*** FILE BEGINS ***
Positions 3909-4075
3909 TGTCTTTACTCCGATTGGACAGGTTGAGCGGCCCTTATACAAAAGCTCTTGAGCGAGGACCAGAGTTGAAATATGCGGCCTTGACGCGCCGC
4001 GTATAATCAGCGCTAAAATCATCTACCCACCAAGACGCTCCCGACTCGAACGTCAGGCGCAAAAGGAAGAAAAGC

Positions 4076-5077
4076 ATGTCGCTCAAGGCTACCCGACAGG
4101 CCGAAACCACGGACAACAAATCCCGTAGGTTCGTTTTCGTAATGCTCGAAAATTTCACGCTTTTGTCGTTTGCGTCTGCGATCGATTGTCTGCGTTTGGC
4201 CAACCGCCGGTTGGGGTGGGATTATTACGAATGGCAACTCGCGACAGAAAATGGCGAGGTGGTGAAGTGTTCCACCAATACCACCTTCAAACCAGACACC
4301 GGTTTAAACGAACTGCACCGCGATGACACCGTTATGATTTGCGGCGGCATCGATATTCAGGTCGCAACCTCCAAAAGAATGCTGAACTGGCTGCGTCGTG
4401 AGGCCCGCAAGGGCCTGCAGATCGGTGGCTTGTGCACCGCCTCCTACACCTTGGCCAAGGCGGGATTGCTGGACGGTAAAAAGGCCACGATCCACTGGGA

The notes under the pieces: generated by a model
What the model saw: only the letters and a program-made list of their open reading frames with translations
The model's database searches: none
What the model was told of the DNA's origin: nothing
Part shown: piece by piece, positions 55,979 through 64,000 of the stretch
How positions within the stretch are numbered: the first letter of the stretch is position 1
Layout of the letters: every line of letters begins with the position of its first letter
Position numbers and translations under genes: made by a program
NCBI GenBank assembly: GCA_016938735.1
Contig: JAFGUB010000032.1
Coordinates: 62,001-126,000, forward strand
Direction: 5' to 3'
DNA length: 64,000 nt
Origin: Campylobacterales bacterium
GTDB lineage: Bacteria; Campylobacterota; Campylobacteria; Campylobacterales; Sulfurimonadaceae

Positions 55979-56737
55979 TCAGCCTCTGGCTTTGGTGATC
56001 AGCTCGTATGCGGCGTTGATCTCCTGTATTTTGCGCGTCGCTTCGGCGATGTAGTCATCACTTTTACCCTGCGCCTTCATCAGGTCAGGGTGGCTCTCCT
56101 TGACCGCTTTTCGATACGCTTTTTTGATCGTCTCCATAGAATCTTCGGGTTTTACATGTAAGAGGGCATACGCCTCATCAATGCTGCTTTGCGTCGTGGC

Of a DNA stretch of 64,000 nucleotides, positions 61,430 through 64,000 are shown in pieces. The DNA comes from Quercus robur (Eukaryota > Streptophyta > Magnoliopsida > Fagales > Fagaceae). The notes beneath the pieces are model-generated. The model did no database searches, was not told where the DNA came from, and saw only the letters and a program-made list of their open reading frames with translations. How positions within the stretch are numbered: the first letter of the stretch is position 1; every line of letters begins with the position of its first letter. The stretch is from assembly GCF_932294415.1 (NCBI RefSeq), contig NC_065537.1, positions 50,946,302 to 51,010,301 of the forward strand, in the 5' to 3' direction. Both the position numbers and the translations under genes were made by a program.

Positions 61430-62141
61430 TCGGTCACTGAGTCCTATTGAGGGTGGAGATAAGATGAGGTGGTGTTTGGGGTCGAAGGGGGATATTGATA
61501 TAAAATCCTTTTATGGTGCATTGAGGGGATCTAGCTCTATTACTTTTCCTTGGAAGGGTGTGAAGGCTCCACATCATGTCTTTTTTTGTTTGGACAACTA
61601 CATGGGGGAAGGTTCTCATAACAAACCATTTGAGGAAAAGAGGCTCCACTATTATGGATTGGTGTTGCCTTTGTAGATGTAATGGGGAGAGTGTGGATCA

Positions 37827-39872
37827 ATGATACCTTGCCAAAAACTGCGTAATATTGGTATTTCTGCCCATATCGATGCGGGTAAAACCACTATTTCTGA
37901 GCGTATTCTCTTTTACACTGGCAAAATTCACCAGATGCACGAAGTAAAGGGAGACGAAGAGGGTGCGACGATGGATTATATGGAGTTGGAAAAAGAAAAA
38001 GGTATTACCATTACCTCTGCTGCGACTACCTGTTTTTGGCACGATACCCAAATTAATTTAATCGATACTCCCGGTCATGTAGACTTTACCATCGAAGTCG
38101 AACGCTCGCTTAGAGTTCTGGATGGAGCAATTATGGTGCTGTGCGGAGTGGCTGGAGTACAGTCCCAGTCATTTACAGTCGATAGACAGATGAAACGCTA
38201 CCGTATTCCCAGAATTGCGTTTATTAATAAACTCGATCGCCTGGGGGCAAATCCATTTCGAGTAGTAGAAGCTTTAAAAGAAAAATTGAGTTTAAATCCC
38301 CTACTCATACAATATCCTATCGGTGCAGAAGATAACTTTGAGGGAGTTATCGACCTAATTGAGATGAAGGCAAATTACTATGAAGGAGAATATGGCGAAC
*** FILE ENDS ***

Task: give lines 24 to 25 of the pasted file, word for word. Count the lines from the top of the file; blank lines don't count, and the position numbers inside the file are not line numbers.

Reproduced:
GTDB lineage: Bacteria; Campylobacterota; Campylobacteria; Campylobacterales; Sulfurimonadaceae

Positions 55979-56737